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Your Home Is Cold. Here’s How To Fix That.

Robzor/ Pixabay

You’re cold and you want to fix that.  But there are a whole lot of options and a pretty big price tag with each of those options.

The phrase “energy efficiency” might have you thinking solar panels and electric cars, but the most effective energy efficiency measures are surprisingly low tech. Of course, each home has its own story - and its own expenses - but there are a number of weatherization and rebate programs available to Granite Staters to prepare your home for winter.

Let's get warmed up, listen to our Exchange show onHome Heating for the New Hampshire Winter and see what resources below work for you.

I'm cold in my home...

Grab a scarf and start reading. Some of these resources will work best for homeowners but renters we’ve got you covered. We've also collected solutions that work best for low-income homeowners. 

See where you stand: Gather your latest utility bills and determine your home’s needs with this NHSaves calculator. Homes that score an eight or higher are eligible for an energy audit and weatherization program through NHSaves. Based on a further evaluation, you could be eligible for up to a $4,000 rebate. Here’s a step-by-step guide to walk you through it.

YIKES! Can’t afford that... If that price tag goes beyond your budget, breathe. Then take a look at thesefinancing options collected by Vital Communities including local bank loans for energy efficient home upgrades. For reference, Ted Stiles, an energy auditor with Yankee Thermal Energy and guest on our show, gives a ballpark of $2,500 to $15,000 for weatherization upgrade estimates.

Don’t qualify but still cold? If you don’t quality for NH Saves, check out Vital Communities’ calculator to understand your home’s energy usage by square foot. There may besmall measuresyou can take to further improve your home’s energy efficiency.

Still not sure about it? Attend a weatherizing event to understand the process better. Vital Communities is holding an event in Kearsarge on Saturday, Jan 26th —don’t worry, there’s a snow data. NHSaves has a Button Up Workshop on Thursday, February 7th at 6pm. Check out the NHSaves events page for information on that and future events.

Do-It-Yourself Warmth can’t wait! But before you get to work, check out these guides on how to get the most bang for your buck. Don’t blame your windows for everything, energy auditor Ted Stiles, often finds leaks near recessed lighting and piping.

Footnote: NH Saves is a program that you probably already pay for! Take a look at your recent utility bill; the “systems benefits charge” goes to fund the program. Hear more about how the funding works in this show: Home Heating for the New Hampshire Winter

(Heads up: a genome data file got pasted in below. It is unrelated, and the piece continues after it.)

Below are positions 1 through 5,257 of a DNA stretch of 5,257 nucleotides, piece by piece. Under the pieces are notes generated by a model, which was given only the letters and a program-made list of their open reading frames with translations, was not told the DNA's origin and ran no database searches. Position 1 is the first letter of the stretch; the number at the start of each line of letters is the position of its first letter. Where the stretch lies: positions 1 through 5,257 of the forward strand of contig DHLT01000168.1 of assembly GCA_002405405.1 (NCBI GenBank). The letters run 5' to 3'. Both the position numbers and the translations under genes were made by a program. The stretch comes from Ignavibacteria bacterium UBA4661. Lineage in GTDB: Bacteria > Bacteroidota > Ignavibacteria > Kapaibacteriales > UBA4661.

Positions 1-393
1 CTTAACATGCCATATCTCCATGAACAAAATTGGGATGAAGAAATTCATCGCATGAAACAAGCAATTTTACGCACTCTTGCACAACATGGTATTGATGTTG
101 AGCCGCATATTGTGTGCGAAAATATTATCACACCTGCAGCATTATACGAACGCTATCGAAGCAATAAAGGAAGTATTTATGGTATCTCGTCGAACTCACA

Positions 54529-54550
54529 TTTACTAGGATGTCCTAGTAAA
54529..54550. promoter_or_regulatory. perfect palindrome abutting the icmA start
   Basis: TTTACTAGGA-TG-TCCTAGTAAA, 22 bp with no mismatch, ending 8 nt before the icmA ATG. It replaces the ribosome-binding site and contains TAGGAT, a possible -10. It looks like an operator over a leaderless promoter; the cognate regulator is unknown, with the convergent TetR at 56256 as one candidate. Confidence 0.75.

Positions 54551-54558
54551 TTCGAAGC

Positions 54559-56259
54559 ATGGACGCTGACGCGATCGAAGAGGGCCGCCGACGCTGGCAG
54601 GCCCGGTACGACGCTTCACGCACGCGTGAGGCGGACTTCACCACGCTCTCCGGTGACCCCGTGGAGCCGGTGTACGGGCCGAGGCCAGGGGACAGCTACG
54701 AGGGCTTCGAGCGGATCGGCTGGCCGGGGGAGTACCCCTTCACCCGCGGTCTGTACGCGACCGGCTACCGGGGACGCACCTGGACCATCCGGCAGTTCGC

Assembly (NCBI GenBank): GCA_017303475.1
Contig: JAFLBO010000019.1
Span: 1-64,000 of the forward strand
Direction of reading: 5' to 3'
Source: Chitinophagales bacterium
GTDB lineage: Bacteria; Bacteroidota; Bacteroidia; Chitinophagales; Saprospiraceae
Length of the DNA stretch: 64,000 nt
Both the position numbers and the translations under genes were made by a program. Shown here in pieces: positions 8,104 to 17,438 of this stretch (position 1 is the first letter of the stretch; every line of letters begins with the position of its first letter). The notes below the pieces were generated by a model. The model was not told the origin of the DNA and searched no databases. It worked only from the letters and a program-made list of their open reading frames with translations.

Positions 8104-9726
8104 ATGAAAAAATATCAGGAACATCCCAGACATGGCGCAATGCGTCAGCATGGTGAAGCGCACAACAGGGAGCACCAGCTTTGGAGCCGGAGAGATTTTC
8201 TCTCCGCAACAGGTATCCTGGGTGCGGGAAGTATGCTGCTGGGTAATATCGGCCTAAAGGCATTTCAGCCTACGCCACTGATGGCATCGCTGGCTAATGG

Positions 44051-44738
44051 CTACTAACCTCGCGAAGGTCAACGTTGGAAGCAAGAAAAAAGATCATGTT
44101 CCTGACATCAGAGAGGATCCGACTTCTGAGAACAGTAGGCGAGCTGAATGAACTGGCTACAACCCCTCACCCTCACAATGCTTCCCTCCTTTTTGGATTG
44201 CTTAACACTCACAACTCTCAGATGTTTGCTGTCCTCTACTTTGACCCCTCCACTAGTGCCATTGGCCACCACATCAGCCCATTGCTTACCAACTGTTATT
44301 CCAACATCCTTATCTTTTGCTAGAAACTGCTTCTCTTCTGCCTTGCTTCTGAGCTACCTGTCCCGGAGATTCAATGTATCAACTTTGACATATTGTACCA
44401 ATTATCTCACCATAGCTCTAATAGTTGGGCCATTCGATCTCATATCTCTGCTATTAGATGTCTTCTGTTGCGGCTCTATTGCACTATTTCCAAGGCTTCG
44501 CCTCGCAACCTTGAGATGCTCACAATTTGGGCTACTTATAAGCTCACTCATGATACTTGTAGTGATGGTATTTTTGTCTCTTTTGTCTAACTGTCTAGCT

I'm a renter...

Ok, so maybe you can’t head up to the attic with a pack of insulation —even if you’re cold enough to— but there’s still plenty you can do.

Talk to your landlord: The NHSaves programs applies to homes as well as apartment buildings. If your landlord pays for heat, the benefits are obvious for both of you. If you pay for heat, it’s still worth a shot. Ultimately, any weatherizing upgrades will make the apartment more attractive to all tenants...including the ones after you. 

Take matters into your own hands: Refer to the DIY solutions above for basic air sealing and insulation. Some fixes like plastic on the windows and door sweeps won’t leave a trace. And try asking your landlord if they’ll reimburse you for the cost of small fixes like caulk. For more, Efficiency Vermont thought up all the renter-friendly solutions for weatherizing. 

Get creative: Energy auditor Ted Stiles suggests attaching a storm window --available at a hardware store-- inside your single pane windows. Double pane windows you can take with you!  

Have hope: Sarah Brock of Vital Communities works with all kinds of homeowners, including landlords, in the Upper Valley to improve energy efficiency. She’s been surprised by how many small-scale landlords approached her to improve their buildings’ energy efficiency

I'm on a tight budget...

A warm home doesn’t have to be a luxury item. Try out NHSaves and give your energy auditor a budget: they can select the most affordable and highest priority fixes. A few other programs cater specifically to low-income households.

Weatherization that fits your budget: Cover Home Repair employs local contractors and volunteers to meet your home’s needs. They price services on a sliding scale for families that qualify. For those who don’t, check out The Cover Store for affordable weatherizing materials.

Check out state programs: The New Hampshire Office of Strategic Initiatives offers a number of assistance program. Waiting periods for these programs can be long. But get started by checking your eligibility and contacting your Community Action Agency.

For more on how New Hampshire stays warm, listen to our show on Home Heating for the New Hampshire Winter.   

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